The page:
This study examined whether crime prevention interventions that targeted geographic areas where drug and prostitution offenses were concentrated caused offenders to move their criminal activity to nearby areas, thus causing a relocation of crime rather than a significant reduction in crime.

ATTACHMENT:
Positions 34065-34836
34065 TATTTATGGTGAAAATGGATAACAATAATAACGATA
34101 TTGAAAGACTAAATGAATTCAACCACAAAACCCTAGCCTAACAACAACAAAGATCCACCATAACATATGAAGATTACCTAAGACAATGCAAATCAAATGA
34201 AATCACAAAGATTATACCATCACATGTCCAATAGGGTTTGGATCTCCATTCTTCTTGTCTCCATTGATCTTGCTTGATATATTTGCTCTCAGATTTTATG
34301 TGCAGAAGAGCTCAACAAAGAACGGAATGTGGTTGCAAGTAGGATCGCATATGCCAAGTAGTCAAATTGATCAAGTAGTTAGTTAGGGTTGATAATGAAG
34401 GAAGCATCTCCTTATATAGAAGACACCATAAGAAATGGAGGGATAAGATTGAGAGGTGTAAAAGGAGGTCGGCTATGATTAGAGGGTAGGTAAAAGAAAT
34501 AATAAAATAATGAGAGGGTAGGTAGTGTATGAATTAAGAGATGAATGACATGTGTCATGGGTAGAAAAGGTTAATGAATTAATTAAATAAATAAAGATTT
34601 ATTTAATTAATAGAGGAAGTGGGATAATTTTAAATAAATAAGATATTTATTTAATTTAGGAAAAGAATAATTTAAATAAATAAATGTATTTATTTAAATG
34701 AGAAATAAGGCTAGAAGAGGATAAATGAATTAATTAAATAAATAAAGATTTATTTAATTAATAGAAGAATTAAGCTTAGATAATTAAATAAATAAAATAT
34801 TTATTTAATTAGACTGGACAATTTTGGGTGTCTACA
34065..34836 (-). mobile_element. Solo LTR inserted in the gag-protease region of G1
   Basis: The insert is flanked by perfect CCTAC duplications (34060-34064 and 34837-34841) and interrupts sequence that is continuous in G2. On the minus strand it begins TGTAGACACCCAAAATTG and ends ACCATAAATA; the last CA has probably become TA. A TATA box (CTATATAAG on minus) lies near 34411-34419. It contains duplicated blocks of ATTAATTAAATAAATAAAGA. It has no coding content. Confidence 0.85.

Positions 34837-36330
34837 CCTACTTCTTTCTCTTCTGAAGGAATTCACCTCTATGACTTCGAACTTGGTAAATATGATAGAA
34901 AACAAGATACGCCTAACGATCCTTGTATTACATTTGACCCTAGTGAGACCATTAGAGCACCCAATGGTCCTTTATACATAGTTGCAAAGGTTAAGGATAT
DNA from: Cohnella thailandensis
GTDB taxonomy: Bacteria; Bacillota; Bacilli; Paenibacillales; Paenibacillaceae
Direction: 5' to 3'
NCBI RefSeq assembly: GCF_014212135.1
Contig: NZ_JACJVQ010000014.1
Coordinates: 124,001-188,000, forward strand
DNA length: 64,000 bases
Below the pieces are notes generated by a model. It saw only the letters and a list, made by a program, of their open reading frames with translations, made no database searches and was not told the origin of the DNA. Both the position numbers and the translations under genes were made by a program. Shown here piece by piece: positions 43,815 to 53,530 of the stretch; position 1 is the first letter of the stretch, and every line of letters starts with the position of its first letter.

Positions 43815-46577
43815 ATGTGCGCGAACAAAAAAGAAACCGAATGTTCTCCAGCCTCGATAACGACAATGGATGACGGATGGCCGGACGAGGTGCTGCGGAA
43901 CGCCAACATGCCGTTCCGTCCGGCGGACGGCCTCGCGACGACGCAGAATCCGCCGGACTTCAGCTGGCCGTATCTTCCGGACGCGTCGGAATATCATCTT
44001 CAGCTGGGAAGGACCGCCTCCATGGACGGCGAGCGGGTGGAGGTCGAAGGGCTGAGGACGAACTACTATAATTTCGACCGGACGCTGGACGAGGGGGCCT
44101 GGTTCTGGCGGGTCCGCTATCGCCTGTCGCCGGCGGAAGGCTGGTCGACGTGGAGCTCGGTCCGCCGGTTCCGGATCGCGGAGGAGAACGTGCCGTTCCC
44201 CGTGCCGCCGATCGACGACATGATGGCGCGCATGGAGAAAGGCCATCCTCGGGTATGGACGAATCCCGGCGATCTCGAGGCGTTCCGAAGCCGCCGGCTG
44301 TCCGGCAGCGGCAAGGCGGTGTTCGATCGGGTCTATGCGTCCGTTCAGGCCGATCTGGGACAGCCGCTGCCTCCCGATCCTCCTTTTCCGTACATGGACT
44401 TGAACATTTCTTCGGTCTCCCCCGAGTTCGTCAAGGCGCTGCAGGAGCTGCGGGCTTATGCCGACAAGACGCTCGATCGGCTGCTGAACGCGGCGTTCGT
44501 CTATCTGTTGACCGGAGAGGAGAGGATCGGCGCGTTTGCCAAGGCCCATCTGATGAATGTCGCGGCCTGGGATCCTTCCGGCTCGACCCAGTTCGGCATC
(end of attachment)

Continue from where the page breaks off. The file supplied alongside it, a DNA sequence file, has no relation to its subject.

The study found that at least for the market-based crimes that involved drugs and prostitution, crime prevention interventions at targeted sites did not result in offenders moving their criminal activities to other nearby sites. Instead, the crime-control efforts extended to nearby areas. The researchers urge caution in interpreting these findings, however, since arrestee interviews indicated that some offenders developed new methods for continuing their offending in the targeted areas; however, such adaptations often required more complicated methods for eluding detection, which could result in a reduction in the volume of crime. The study was conducted in Jersey City, NJ, in the 1990s. Researchers, in cooperation with police executives looked for sites that consistently showed high levels of criminal activity adjoined by areas that had a contrasting absence of significant amounts of crime. Two sites, one characterized by drug crime problems and the second by prostitution, were selected for intervention. Intensive police interventions were applied to each target site but not to the adjoining neighborhoods where the targeted crimes were relatively low. The effects of the intervention were measured through social observation, which is particularly suitable for the street crimes of drug dealing and prostitution. Also, 47 arrestees were interviewed from the prostitution site and 51 from the drug-crime site. 5 figures, 3 tables, and 86 references